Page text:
The government and people of Taiwan are committed to defending the country’s free and democratic way of life against Chinese expansionism, Foreign Minister Jaushieh Joseph Wu said Sept. 15.
Democracies around the world must cooperate and continue to defend shared values while sowing the seeds for the ultimate triumph of freedom, Wu said. If democracy is to win, Taiwan must prevail, he added.
Wu made the remarks during a virtual address at the Global Taiwan Institute Annual Symposium on Taiwan-U.S. relations in Washington. Other speakers at the two-day event were Hsiao Bi-khim, head of the Taipei Economic and Cultural Representative Office in the U.S.; Mike Gallagher, member of the U.S. House of Representatives; David Helvey, acting assistant secretary of defense for Indo-Pacific Security Affairs at the U.S. Department of Defense; and Brent Christensen, director of the American Institute in Taiwan.
According to Wu, 2020 has been a difficult year due to coronavirus—first reported in the Chinese city of Wuhan late last year—and its tremendous impact on the global economy. Taiwan weathered the pandemic in good shape due to its rapid deployment of the Central Epidemic Command Center, stringent border controls and quarantine procedures, transparent information sharing and stockpiles of medical supplies, he said.
Taiwan’s example clearly demonstrates that a free and democratic society can be more effective at crisis management than an authoritarian regime, Wu said. U.S Secretary of State Mike Pompeo publicly stated that Taiwan’s “openness and generosity in the global battle against COVID-19 is a model for the world,” he added.
Wu said Taiwan enjoys high-level support from the U.S., citing the historic visit last month by Alex Azar, secretary of the U.S. Department of Health and Human Services; declassification of diplomatic cables regarding arms sales to Taiwan and the Six Assurances; and the signing into law of the Taiwan Allies International Protection and Enhancement Initiative (TAIPEI) Act of 2019.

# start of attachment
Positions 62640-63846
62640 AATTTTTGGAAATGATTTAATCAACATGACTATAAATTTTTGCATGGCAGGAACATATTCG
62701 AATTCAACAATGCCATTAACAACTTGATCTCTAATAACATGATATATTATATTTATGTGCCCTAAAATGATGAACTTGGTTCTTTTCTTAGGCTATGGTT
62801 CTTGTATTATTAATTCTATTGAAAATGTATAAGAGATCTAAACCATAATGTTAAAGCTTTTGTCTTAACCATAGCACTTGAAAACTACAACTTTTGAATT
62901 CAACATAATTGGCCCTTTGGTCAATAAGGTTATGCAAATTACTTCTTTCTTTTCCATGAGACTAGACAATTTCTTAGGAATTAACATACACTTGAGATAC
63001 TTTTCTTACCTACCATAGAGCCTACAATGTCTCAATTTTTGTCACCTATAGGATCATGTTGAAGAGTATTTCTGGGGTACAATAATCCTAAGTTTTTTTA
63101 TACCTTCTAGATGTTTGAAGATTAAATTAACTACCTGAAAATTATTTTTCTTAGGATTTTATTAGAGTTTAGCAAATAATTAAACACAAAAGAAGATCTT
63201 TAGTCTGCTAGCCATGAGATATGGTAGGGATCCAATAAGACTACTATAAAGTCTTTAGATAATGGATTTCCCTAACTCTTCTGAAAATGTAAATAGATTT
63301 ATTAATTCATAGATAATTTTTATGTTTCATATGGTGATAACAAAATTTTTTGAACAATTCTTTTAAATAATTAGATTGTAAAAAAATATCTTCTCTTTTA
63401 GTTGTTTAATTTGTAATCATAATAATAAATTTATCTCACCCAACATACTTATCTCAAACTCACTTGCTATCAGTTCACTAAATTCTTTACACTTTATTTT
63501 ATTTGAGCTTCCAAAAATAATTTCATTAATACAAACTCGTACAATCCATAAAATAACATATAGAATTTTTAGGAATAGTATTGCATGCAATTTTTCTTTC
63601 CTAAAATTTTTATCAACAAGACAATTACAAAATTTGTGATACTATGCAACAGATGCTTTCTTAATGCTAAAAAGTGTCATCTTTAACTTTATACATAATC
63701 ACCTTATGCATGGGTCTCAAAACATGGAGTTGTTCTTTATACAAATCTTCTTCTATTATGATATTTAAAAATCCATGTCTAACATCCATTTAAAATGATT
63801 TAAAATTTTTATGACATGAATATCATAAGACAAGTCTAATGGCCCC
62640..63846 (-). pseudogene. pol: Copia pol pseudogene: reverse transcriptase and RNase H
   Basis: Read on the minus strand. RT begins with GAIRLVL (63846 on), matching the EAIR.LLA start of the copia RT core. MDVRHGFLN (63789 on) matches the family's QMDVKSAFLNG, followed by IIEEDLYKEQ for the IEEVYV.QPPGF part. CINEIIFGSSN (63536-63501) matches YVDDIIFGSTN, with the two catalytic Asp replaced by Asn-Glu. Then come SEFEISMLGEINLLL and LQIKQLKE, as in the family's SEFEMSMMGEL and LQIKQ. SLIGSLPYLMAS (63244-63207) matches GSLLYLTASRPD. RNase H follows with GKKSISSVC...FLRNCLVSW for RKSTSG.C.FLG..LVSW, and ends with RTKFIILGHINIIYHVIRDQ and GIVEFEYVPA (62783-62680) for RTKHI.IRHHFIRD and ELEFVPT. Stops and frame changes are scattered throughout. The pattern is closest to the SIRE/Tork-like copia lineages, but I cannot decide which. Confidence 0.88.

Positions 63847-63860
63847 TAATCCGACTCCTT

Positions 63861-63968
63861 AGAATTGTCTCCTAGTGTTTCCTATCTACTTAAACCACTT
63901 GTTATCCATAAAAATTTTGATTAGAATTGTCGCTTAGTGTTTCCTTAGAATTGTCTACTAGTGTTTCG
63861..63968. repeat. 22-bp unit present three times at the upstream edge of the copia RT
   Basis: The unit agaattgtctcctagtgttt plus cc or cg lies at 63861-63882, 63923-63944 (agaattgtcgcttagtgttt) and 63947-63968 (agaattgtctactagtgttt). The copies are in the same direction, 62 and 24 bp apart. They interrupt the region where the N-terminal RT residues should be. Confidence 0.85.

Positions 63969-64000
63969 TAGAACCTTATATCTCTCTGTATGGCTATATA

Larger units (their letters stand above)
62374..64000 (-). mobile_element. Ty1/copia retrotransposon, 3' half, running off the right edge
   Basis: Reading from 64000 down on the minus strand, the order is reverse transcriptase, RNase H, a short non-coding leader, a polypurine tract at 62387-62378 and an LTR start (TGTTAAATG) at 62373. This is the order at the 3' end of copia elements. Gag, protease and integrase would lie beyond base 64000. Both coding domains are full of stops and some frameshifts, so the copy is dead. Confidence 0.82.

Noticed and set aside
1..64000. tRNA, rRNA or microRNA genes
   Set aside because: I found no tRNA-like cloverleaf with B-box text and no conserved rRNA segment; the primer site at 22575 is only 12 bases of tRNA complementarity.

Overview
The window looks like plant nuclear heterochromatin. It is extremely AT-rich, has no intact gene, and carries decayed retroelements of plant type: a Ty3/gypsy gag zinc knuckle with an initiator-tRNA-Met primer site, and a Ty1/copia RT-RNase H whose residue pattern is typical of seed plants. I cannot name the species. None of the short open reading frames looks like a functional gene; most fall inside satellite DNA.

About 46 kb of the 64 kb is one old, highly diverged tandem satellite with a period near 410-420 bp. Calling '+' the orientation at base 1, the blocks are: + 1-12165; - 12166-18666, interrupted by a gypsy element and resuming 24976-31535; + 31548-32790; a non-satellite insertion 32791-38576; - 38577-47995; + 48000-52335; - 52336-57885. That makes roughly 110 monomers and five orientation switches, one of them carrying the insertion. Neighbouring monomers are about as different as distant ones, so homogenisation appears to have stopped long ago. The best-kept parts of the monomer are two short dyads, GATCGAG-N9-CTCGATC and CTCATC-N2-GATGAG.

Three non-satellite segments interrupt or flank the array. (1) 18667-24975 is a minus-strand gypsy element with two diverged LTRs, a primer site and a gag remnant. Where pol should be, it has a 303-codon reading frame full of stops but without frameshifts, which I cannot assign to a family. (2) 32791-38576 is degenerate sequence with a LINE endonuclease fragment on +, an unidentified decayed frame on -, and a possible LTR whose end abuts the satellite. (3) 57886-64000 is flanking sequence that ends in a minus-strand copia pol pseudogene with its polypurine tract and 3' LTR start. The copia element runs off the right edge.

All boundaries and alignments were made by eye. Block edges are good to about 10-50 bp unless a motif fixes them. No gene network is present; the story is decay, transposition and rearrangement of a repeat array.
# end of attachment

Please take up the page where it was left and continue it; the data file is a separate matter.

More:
Another area in which Taiwan is benefiting from U.S. backing is economic exchanges, Wu said. Last month’s announcement by President Tsai Ing-wen of an easing on U.S. beef and pork imports restrictions was welcomed by many of the country’s friends on Capitol Hill, he added.
It is sincerely hoped the move will pave the way for substantive talks on a bilateral trade agreement, Wu said. It also augurs well for the launch of the economic and commercial dialogue with Keith Krach, undersecretary of state for economic growth, energy and the environment, he added.
Wu took the opportunity to thank U.S. for supporting the enhancement of Taiwan’s defensive capabilities. Over the past four years, the administration of President Donald J. Trump greenlit seven arms sales packages to Taiwan totaling US$13.2 billion, he said.
Going forward, Wu said, Taiwan will further develop and bolster its indigenous defense and asymmetrical warfare capabilities. The country remains firmly committed to working with the U.S. and other like-minded partners to defend Taiwan from China’s manipulations and threats, he added.
GTI, established in 2016, is a think tank promoting greater understanding of Taiwan and its people in the U.S. through targeted policy research and engagement programs. (TYT-E)